Section 67A allows a Self-Managed Super Fund (“SMSF”) to borrow to acquire an asset subject to strict conditions such as holding the asset in a separate Holding Trust, using a nonrecourse loan and the SMSF must only purchase a single acquirable asset.

It has long been known and the ATO has confirmed that a related party to a member of a SMSF is entitled to lend to that person’s own super fund. For example you can personally or an associated entity can lend to your own SMSF to acquire an asset.

In 2010 the ATO issued an interpretative decision indicating that a related party could charge less than a market rate of interest on a loan to their SMSF, but could not charge more than a market rate.

For many years super fund advisors have operated on the premise that it is okay to allow related party loans to a SMSF to operate on more favourable terms than might, otherwise, be able to be obtained from a commercial lender.  Such things as lower or no interest rate, no repayment requirements and no security.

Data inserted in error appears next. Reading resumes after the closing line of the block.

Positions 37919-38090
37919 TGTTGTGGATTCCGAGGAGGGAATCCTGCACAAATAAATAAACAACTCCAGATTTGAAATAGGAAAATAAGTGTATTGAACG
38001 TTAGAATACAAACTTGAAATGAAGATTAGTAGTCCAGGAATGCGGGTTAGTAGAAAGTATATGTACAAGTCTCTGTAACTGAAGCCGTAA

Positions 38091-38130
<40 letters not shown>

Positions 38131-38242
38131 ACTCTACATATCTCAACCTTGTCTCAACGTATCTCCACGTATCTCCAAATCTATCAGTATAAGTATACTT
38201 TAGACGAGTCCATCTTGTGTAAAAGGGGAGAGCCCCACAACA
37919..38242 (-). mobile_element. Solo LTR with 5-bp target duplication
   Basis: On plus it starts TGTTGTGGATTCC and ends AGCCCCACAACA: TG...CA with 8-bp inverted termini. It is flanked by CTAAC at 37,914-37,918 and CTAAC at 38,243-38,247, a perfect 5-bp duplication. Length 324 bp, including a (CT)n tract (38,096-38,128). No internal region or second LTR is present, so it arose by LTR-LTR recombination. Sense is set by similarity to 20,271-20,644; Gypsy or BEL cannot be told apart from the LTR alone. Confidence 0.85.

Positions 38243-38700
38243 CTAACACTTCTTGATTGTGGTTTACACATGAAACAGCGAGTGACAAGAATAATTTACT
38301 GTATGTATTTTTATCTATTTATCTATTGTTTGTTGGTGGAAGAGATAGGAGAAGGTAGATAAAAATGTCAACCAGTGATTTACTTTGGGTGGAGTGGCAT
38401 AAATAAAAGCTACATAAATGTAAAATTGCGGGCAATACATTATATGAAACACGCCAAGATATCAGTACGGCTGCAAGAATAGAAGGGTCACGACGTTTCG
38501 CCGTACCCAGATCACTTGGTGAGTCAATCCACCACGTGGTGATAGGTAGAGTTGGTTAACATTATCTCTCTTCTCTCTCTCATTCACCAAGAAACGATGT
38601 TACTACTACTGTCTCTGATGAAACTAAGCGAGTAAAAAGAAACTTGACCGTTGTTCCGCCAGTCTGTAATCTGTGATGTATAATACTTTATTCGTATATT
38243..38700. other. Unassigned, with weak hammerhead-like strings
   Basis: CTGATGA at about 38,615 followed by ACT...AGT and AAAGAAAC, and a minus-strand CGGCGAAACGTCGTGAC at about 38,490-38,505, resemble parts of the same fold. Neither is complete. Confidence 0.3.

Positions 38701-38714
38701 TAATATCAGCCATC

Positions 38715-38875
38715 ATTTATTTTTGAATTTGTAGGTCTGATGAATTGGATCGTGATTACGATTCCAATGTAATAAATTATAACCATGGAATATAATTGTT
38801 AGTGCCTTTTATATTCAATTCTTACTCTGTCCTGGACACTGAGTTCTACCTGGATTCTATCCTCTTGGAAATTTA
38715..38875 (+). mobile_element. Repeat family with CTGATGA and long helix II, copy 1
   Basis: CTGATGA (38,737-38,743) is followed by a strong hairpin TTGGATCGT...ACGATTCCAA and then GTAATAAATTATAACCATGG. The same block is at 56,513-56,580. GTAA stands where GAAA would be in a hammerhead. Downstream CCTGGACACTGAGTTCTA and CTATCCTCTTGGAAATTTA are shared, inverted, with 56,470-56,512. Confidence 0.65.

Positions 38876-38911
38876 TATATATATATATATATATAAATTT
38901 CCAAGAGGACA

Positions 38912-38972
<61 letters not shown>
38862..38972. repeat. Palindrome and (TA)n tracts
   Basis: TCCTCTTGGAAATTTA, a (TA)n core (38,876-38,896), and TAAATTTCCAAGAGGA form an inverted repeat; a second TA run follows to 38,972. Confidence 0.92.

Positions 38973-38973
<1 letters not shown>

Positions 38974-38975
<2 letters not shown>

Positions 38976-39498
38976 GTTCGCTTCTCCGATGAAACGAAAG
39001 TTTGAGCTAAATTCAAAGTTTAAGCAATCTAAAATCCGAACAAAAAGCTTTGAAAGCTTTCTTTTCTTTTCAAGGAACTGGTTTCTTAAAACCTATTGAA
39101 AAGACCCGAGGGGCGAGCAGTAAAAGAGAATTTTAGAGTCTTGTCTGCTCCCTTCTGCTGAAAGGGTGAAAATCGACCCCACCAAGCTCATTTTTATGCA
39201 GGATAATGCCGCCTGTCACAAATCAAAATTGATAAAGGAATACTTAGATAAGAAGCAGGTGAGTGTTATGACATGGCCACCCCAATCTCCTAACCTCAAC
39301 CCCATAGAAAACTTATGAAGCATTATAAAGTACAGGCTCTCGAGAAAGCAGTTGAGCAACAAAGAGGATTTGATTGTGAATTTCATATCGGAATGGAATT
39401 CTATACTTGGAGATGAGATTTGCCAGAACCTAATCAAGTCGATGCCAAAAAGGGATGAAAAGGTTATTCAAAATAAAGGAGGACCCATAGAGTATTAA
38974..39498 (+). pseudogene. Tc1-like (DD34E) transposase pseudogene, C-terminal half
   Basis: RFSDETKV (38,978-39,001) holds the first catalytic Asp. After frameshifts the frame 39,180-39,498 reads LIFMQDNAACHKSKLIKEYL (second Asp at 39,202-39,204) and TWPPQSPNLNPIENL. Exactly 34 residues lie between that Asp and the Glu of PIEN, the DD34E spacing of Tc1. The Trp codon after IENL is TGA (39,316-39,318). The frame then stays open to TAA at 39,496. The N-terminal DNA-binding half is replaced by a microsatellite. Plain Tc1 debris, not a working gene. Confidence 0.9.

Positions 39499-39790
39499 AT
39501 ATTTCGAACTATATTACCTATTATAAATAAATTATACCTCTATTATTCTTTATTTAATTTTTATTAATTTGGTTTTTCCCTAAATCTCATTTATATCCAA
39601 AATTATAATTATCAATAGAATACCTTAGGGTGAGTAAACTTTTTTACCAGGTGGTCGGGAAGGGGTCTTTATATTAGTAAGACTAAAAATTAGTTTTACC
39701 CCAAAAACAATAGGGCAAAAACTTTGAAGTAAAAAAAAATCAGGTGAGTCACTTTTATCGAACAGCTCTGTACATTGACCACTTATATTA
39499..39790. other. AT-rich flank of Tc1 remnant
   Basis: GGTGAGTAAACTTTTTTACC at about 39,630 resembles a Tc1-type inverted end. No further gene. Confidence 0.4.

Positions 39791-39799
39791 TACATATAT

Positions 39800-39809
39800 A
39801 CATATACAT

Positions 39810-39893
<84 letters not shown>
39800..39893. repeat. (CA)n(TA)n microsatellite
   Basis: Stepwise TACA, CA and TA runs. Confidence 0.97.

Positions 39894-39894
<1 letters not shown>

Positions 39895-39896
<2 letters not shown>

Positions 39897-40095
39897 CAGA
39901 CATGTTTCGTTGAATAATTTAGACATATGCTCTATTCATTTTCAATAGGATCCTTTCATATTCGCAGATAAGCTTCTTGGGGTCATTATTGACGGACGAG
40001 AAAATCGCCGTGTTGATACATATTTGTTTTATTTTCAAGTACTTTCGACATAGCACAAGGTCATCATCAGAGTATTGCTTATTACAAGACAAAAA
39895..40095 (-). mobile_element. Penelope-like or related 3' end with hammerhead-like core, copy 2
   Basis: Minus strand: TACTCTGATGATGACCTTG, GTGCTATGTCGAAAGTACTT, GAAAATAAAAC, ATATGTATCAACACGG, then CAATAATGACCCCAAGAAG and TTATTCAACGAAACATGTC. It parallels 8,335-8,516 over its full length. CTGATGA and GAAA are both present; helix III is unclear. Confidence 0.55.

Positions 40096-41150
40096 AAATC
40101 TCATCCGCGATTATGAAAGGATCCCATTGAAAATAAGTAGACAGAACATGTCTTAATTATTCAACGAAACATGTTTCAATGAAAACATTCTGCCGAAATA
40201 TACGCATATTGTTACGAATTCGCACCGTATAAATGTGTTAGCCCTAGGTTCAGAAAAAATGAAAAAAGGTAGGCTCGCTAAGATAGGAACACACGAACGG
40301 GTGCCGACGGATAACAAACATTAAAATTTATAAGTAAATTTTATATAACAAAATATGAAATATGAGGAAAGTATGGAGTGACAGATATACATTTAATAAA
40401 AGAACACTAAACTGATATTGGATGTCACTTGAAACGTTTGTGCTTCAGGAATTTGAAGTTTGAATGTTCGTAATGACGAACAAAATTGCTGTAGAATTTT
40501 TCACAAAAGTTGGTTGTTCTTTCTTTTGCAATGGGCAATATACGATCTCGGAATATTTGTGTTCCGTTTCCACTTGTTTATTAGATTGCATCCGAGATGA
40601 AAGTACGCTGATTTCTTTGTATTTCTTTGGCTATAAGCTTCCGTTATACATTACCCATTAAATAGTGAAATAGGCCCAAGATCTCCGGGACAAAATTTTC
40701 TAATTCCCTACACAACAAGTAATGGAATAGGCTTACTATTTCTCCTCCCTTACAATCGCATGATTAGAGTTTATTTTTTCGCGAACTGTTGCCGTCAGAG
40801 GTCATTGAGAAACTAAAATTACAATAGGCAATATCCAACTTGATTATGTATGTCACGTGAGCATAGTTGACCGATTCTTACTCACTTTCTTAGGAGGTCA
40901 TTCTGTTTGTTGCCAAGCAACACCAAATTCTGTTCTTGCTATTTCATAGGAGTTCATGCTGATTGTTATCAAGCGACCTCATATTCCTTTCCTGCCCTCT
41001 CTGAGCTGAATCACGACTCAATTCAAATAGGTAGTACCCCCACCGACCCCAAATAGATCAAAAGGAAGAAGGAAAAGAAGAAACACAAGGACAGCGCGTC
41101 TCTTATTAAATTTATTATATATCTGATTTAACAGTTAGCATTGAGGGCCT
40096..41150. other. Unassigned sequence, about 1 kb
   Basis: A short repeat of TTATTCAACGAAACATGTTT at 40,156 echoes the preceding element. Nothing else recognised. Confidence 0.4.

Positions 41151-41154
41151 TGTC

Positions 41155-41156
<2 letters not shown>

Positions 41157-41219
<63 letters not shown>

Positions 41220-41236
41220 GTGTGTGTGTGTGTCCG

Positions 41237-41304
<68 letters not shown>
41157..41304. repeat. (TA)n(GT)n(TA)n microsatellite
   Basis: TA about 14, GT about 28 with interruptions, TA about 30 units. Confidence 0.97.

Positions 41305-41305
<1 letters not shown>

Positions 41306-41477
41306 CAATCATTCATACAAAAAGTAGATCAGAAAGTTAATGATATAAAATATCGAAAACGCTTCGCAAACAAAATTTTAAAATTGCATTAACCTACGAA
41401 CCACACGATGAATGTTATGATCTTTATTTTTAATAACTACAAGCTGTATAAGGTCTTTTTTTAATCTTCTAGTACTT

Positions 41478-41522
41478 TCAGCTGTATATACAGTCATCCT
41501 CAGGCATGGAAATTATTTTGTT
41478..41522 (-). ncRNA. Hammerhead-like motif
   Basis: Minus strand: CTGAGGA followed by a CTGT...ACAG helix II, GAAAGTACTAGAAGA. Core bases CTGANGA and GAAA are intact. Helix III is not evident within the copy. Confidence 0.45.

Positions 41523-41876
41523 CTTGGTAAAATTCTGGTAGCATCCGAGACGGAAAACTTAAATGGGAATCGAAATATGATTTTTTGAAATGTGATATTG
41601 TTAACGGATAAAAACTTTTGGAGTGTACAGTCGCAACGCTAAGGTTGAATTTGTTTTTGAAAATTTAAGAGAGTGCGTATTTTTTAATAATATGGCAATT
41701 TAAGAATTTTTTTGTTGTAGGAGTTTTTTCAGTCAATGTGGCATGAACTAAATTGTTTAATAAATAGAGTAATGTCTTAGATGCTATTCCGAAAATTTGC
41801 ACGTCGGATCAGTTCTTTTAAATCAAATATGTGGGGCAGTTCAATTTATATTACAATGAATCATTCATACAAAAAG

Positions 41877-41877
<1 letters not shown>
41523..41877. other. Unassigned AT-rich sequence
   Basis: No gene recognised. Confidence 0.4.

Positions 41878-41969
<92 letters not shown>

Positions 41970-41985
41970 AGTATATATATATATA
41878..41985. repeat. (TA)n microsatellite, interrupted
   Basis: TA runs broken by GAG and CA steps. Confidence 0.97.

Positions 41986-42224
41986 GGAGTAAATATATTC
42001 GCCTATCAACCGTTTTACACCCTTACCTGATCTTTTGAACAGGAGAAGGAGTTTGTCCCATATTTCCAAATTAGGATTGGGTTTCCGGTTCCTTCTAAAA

In December 2014, however, the ATO issued a further interpretative decision indicating that a related party must lend to an SMSF on full commercial terms and they must not be more favourable to the SMSF than would be available in the open market.

The problem is that income earned from an SMSF from a property acquired with borrowed funds from a related party at zero interest or other favourable conditions, could be considered “non-arm’s length” income and consequently subject to tax at the maximum tax rate (47%).

It is therefore suggested that a related party who lends to their SMSF, must charge a commercial interest rate, the loan to valuation ratio must be no less than what a bank would permit, there must be adequate security such as a mortgage and there must be regular repayments and perhaps even personal guarantees.

If you are considering lending to your SMSF or you have already done so, then you need to carefully check your documentation to ensure that they are on commercial terms so that income or gains are not potentially deemed to be non-arm’s length and therefore subject to maximum tax rather than the concessionary rate charged normally on a super fund.

At Everingham Solomons, we have the expertise to assist you in these complex issues because Helping You is Our Business.

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